The Autobiography of God
By Julius Lester
St. Martin’s Press, 256 pages, $23.95.
Julius Lester is the author of more than 30 books, a diverse collection of novels, essays and children’s fables published over a period of 30 years. Now 65 years old and recently retired from the University of Massachusetts Amherst, Lester’s latest offering might have been a summation of a long and uncommonly varied literary life. Instead, it reads like a new beginning: genre defying, challenging — even scandalous — and alert.
“The Autobiography of God” is a coming-of-age story wrapped in a murder mystery that’s been swallowed by a farce, and shrouded by the cloud of a Holocaust contemplation. Oh, and it’s an American pastoral passing for magic realism in which our protagonist and hero, the irresistible Rabbi Rebecca Nachman, who has deviated in significant ways from the standard rabbinic path, finds herself now employed as a counselor at a bucolic and idealistic New England college.
Few know about deviations and academic careers like Julius Lester does. His official UMASS biography—“came to the University in 1971 as a professor of Afro-American Studies. Since 1988 he has been a Professor of Judaic Studies with adjunct appointments in the English and history departments” — genteelly transmits a dramatic moment in his life, more lyrically recounted in his 1988 book, “Lovesong: Becoming a Jew.” In this work, Lester, a graduate of Fisk University and a veteran of the civil rights movement, was expelled from the Afro-American department when his conversion to Judaism became public.
Like her more famous namesake, Rabbi Nachman of Braslav, Rebecca has a message to transmit but has not quite yet discovered what it is. When we meet her, she is 38 years old and newly divorced from a well-meaning man with whom she was poorly matched, the blue-eyed and blond Dennis. She is not sure that her life counts as “a life — not if having a life meant feeling creatively involved in and connected to those with whom she lived.” Rebecca resides alone, and it seems entirely possible that the 19-year-olds she counsels are no more lost than she is.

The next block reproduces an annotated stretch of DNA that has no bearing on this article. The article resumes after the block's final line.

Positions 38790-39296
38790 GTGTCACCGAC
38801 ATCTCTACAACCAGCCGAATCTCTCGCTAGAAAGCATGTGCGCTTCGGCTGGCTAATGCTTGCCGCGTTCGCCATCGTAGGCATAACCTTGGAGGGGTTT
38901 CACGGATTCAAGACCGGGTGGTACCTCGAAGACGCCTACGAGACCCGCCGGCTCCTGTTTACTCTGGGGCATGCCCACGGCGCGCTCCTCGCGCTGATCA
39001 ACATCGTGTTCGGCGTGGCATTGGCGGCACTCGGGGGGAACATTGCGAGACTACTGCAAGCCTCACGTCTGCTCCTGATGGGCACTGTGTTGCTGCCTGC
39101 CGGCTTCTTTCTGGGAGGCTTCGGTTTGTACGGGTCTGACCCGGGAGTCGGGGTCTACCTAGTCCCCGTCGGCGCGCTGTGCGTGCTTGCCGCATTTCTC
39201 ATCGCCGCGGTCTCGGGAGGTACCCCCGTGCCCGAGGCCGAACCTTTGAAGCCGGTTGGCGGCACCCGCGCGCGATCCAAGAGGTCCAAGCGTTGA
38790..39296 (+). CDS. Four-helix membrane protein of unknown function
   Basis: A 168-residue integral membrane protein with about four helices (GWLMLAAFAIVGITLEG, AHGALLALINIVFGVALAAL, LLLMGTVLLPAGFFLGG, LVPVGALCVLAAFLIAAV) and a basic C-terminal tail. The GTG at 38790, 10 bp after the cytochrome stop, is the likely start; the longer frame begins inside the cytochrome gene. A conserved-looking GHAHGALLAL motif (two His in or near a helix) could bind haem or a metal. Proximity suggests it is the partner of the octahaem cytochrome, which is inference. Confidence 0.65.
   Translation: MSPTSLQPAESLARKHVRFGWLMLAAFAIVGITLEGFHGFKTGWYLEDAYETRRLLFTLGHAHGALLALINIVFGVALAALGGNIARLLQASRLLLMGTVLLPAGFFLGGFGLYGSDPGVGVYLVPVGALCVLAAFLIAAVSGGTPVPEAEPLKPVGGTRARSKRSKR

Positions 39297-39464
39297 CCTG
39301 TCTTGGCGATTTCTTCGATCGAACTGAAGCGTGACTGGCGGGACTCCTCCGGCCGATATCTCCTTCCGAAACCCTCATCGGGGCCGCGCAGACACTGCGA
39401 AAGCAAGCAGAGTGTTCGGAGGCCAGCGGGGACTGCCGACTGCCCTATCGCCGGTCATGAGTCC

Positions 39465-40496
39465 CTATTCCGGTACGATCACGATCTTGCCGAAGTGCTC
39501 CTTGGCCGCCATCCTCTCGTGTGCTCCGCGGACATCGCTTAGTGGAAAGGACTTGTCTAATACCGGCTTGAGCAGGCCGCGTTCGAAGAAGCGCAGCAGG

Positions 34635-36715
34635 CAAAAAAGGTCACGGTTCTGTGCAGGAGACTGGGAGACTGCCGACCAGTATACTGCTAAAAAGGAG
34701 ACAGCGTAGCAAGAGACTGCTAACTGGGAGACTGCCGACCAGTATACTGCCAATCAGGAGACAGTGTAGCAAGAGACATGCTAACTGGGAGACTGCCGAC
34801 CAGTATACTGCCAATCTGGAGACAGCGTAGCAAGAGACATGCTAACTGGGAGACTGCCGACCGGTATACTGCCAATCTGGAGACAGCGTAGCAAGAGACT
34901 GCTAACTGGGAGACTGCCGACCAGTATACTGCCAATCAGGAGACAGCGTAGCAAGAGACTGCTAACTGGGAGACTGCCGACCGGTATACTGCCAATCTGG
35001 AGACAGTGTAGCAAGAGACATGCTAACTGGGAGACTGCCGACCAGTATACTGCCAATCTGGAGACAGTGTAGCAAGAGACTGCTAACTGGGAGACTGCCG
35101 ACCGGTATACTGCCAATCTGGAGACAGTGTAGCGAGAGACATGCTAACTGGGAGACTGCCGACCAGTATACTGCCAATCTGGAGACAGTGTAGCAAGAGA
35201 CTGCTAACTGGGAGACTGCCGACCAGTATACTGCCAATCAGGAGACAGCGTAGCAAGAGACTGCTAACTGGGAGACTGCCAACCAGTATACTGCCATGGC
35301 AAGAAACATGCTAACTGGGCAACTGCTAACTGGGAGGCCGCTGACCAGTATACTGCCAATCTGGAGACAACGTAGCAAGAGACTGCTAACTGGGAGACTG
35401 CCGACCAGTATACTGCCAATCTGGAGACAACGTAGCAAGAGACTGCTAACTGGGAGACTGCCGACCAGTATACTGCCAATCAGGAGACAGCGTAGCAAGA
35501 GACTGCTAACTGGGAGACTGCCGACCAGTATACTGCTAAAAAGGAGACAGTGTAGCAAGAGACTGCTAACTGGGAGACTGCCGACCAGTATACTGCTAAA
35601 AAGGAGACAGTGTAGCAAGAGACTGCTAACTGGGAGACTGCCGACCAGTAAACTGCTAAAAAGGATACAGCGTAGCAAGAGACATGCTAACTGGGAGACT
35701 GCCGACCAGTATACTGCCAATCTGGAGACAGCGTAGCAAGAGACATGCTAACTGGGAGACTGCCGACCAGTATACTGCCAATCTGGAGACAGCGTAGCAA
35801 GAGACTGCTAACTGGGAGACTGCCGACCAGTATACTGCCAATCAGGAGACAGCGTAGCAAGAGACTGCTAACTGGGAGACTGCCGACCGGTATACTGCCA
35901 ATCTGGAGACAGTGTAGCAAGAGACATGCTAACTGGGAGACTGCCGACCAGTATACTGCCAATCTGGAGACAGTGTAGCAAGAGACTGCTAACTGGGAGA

But college students turn out to be the least of Rebecca’s worries. Having decided to forgo extra-marital relations with any man, she finds herself pursued by two undesirable colleagues. But even this vexation reveals itself to be insignificant when compared with the unexpected but insistent attention demanded by a group of Jews murdered in the Holocaust. (Part of a heritage-saving scheme, a Torah from the decimated Polish Jewish village of Czechowa is delivered to Rebecca’s home. Inevitably, the unquiet spirits of its former owners soon make their appearance and make their demands known.)
Yet this, too, is quickly revealed to be a relatively minor challenge: In a twist that would be entirely at home in the early, mystical stories of S.Y. Agnon, it soon emerges that God Himself, incarnate, wants a few words with our beleaguered rabbi. Rebecca, lost and honest as she is, has been chosen. Thankfully her sense of humor remains intact. “Rebecca spent the afternoon trying on every dress, skirt, blouse and pair of slacks she owned. She felt like she was getting ready for a date. A date! Had God ever been on a date?”